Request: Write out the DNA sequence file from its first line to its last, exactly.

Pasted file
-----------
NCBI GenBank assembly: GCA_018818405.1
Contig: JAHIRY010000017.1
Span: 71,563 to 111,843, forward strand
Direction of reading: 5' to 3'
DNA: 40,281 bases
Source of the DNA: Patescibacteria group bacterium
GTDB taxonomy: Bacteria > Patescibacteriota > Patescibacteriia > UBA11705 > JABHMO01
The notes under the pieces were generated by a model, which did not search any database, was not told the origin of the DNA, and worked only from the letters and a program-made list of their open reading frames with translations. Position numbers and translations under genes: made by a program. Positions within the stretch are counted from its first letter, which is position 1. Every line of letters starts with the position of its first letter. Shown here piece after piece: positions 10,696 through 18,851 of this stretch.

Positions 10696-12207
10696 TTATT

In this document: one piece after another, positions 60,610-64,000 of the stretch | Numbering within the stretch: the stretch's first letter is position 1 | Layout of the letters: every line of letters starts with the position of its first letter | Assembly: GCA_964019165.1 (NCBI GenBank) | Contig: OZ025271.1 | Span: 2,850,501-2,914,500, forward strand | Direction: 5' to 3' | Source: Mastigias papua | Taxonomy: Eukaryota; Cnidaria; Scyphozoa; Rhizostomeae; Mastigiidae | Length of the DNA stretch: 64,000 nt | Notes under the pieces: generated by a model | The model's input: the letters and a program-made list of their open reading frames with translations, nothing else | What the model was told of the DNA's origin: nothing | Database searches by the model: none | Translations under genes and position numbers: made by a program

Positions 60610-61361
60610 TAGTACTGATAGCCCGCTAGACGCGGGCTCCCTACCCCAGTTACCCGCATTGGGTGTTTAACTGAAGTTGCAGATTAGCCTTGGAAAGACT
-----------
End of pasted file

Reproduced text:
NCBI GenBank assembly: GCA_018818405.1
Contig: JAHIRY010000017.1
Span: 71,563 to 111,843, forward strand
Direction of reading: 5' to 3'
DNA: 40,281 bases
Source of the DNA: Patescibacteria group bacterium
GTDB taxonomy: Bacteria > Patescibacteriota > Patescibacteriia > UBA11705 > JABHMO01
The notes under the pieces were generated by a model, which did not search any database, was not told the origin of the DNA, and worked only from the letters and a program-made list of their open reading frames with translations. Position numbers and translations under genes: made by a program. Positions within the stretch are counted from its first letter, which is position 1. Every line of letters starts with the position of its first letter. Shown here piece after piece: positions 10,696 through 18,851 of this stretch.

Positions 10696-12207
10696 TTATT

In this document: one piece after another, positions 60,610-64,000 of the stretch | Numbering within the stretch: the stretch's first letter is position 1 | Layout of the letters: every line of letters starts with the position of its first letter | Assembly: GCA_964019165.1 (NCBI GenBank) | Contig: OZ025271.1 | Span: 2,850,501-2,914,500, forward strand | Direction: 5' to 3' | Source: Mastigias papua | Taxonomy: Eukaryota; Cnidaria; Scyphozoa; Rhizostomeae; Mastigiidae | Length of the DNA stretch: 64,000 nt | Notes under the pieces: generated by a model | The model's input: the letters and a program-made list of their open reading frames with translations, nothing else | What the model was told of the DNA's origin: nothing | Database searches by the model: none | Translations under genes and position numbers: made by a program

Positions 60610-61361
60610 TAGTACTGATAGCCCGCTAGACGCGGGCTCCCTACCCCAGTTACCCGCATTGGGTGTTTAACTGAAGTTGCAGATTAGCCTTGGAAAGACT